Tuesday, September 12, 2017

How San Diego's Food Lovers Can Help Hurricane Victims

No recipes this week. No new places to try. Instead, I want to encourage readers to give what you can to those in Texas, Florida, and the Caribbean left without homes, food, clothing, and other necessities. Bloomberg reports that the most recent costs in addressing damages for Irma are $49.5 billion--and that's just for Florida! It doesn't take into account the devastation in the Caribbean or the rest of the South getting pummeled still today as Irma keeps traveling. The price tag for Harvey is estimated at between $65 billion and $75 billion, according to AIR Worldwide. And before government disaster relief funds start flowing in, people are suffering. So let's help.

I've pulled together lists from various media for a number of organizations, from the traditional folks like the Red Cross to food banks and others, for you to choose from. My apologies for the awful formatting. That's Blogger for you!

Hurricane Harvey help:

Thanks to Texas Monthly, which compiled this, here’s a list of agencies that could use your support so they can help folks on the ground:

  • San Antonio-based The Texas Diaper Bank is creating a relief kit for families with very small children who need clean diapers during the flooding and evacuations.

  • People with disabilities need a lot of help during this crisis. Portlight has provided inclusive relief to people with disabilities for 20 years—including in Hurricanes Katrina and Sandy. It’s now working to make sure necessary medical equipment and assistive technology is available for those who had to evacuate and to make sure that they’re are able to get to safety. They accept donations via PayPal.

  • If you take prescription drugs, you can imagine the fear of those in the heart of the disaster worrying about access to their drugs or those needed by family members. Direct Relief USA offers prescription drugs and other medical supplies to those who need it in emergency situations, and works with clinics and primary care doctors to ensure that the drugs and medical equipment are available to the people who need it. They’re accepting financial contributions

  • More conventional charities are also taking donations. Here’s a list compiled by NPR:

Houston Mayor Sylvester Turner established a Harvey relief fund at The Greater Houston Community Foundation. The organization connects donors with a network of nonprofits and innovative solutions in the social sector.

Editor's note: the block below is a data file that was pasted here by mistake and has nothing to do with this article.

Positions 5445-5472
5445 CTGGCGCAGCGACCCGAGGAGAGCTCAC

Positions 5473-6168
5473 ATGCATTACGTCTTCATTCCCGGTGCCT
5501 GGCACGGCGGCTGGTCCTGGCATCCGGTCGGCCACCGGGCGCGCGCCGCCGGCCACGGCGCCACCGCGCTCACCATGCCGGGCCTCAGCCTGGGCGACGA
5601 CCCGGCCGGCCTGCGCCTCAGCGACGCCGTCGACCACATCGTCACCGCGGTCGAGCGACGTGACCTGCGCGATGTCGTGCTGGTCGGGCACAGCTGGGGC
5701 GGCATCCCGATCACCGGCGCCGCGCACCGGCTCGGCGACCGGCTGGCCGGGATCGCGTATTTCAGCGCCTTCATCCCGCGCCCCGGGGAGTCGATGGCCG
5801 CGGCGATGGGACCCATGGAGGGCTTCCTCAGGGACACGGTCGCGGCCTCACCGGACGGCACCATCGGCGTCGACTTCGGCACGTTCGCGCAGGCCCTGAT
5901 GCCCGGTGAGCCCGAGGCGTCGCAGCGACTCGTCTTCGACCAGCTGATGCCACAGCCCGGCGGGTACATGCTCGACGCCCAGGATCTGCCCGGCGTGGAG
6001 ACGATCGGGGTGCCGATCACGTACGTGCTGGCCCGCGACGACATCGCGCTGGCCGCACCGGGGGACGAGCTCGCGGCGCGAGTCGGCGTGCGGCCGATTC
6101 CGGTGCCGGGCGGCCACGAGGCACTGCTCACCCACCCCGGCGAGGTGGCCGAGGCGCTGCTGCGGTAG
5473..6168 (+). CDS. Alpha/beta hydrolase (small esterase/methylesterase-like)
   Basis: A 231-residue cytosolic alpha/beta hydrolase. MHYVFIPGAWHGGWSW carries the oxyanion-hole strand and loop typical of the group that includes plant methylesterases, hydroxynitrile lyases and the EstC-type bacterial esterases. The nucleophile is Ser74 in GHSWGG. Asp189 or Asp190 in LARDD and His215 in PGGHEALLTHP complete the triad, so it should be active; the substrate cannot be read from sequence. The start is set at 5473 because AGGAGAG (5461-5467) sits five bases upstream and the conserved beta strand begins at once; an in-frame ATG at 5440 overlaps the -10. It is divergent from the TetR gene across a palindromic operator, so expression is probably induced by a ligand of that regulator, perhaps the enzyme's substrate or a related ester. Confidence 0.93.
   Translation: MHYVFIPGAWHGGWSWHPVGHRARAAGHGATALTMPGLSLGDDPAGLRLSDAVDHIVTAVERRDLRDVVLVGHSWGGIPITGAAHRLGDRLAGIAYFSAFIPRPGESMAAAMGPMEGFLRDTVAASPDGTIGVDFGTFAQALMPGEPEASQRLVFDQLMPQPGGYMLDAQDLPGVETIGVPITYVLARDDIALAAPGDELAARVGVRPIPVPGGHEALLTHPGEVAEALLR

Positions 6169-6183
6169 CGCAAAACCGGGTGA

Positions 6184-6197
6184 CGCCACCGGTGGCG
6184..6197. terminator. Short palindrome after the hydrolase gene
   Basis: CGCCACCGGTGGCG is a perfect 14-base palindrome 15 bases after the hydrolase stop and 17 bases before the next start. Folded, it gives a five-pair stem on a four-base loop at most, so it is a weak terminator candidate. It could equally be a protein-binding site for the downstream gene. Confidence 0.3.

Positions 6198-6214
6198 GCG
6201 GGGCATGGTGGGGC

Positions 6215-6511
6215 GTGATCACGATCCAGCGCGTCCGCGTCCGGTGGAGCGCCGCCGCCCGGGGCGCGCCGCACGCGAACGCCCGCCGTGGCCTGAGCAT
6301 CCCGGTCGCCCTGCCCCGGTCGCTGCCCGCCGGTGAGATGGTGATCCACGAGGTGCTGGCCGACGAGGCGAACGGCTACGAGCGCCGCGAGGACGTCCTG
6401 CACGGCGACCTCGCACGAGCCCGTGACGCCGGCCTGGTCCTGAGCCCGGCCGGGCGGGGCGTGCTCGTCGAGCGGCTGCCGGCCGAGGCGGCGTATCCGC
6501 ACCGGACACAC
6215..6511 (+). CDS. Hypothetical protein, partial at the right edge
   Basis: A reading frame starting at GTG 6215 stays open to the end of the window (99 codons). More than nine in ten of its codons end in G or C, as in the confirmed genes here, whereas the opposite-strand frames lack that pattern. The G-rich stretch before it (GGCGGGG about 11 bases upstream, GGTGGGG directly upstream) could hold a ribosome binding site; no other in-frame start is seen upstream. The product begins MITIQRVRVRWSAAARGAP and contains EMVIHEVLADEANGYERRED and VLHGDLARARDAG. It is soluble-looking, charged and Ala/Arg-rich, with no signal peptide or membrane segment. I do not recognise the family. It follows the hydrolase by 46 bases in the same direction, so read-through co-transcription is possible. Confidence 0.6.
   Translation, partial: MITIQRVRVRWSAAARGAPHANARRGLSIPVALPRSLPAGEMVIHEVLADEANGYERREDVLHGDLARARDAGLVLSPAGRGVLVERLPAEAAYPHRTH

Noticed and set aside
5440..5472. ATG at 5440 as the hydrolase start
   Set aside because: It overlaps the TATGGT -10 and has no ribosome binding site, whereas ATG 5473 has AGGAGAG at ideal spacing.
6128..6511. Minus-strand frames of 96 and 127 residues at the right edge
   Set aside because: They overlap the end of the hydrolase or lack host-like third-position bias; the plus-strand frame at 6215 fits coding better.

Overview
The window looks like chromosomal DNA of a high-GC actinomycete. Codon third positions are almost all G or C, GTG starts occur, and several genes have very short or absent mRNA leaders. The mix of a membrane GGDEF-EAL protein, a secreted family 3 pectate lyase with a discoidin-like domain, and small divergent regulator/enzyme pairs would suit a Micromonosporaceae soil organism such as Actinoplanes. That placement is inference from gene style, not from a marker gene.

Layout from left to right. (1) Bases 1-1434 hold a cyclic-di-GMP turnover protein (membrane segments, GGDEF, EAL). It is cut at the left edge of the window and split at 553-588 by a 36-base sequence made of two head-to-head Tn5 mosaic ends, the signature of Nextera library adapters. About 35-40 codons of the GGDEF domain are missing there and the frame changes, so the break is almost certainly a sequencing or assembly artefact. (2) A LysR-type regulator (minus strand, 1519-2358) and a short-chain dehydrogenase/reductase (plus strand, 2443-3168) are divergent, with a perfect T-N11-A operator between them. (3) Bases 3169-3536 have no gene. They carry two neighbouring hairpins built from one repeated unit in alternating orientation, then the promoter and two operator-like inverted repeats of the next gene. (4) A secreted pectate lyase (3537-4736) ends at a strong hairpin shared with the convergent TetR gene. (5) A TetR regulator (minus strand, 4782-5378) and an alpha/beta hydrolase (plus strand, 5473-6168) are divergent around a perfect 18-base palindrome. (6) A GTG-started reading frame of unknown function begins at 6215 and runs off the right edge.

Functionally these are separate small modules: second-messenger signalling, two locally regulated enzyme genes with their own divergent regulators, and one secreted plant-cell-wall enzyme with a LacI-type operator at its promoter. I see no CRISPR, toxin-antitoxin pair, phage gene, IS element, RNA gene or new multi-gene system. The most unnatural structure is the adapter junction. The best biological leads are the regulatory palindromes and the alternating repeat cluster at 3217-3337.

GlobalGiving, which calls itself the largest global crowdfunding community, has a goal of raising $2 million for its Harvey relief fund. Funds will be used first for immediate needs of food, water and shelter and then transition to long-term recovery efforts.

United Way of Greater Houston has launched a relief fund for storm-related needs and recovery. The organization says it already maintains a disaster relief fund but anticipates the needs of Harvey will far exceed those existing resources.

GoFundMe, the social fundraising site, has created a landing page that gathers the campaigns on its platform related to Harvey.

The Salvation Army says it is providing food and water to first responders and preparing for massive feeding efforts for residents.

Send Relief and Southern Baptist Disaster Relief says its teams began responding before Harvey made landfall and continues on-the-ground relief work.

Samaritan’s Purse is accepting donations as well as volunteers for Harvey disaster relief for the coming months.

And, here’s what should hit you where you live… The Houston Press has compiled a list of food banks that are serving the population. The best way to help is through donations so they can buy what they need.

Houston Food Bank

Galveston Food Bank

Food Bank of the Golden Crescent (Victoria)
Closed Friday

Corpus Christi Food Bank

Southeast Texas Food Bank (Beaumont)

Food Bank of the Rio Grande Valley (Pharr)

Brazos Valley Food Bank (Bryan)

Central Texas Food Bank (Austin)

San Antonio Food Bank

For more information on all of these food banks go to feedingtexas.org.

Hurricane Irma help:

Fast Company and The New York Times both compiled a list of ways to help Hurricane Irma victims. They include:
  • Florida’s hunger relief organization, Feeding Florida, is working with food banks across the state to feed those in need.
  • Americares is accepting donations on its website.
  • Crowdfunding site Global Giving is raising money to provide relief to survivors, including food, water and medicine, in the U.S. and the Caribbean. You can contribute here
  • GoFundMe has set up a dedicated page for Irma relief campaigns, filled with pleas from those in need. The site claims it works to verify that all funds go to intended recipients, but it can not always verify specific claims made by individual campaigners. 
  • Convoy of Hope is sending food and emergency supplies and help to the victims of Hurricane Irma in the U.S. Haiti, and Cuba.
  • Save the Children is helping children and families affected by the storms and setting up child play spaces in shelters.
  • Oxfam is working to provide clean water and sanitation, and Salvation Army set up emergency shelters. 
  • Apple made it easy for customers to donate to hurricane relief efforts directly through iTunes and the App Store. 
  • The Red Cross: You can donate online or text “IRMA” to 90999 to chip in $10.
And, of course, you want to make sure that your generosity is going to the right place. Before donating to an unfamiliar charity, check it out. One place to start is Charity Navigator.

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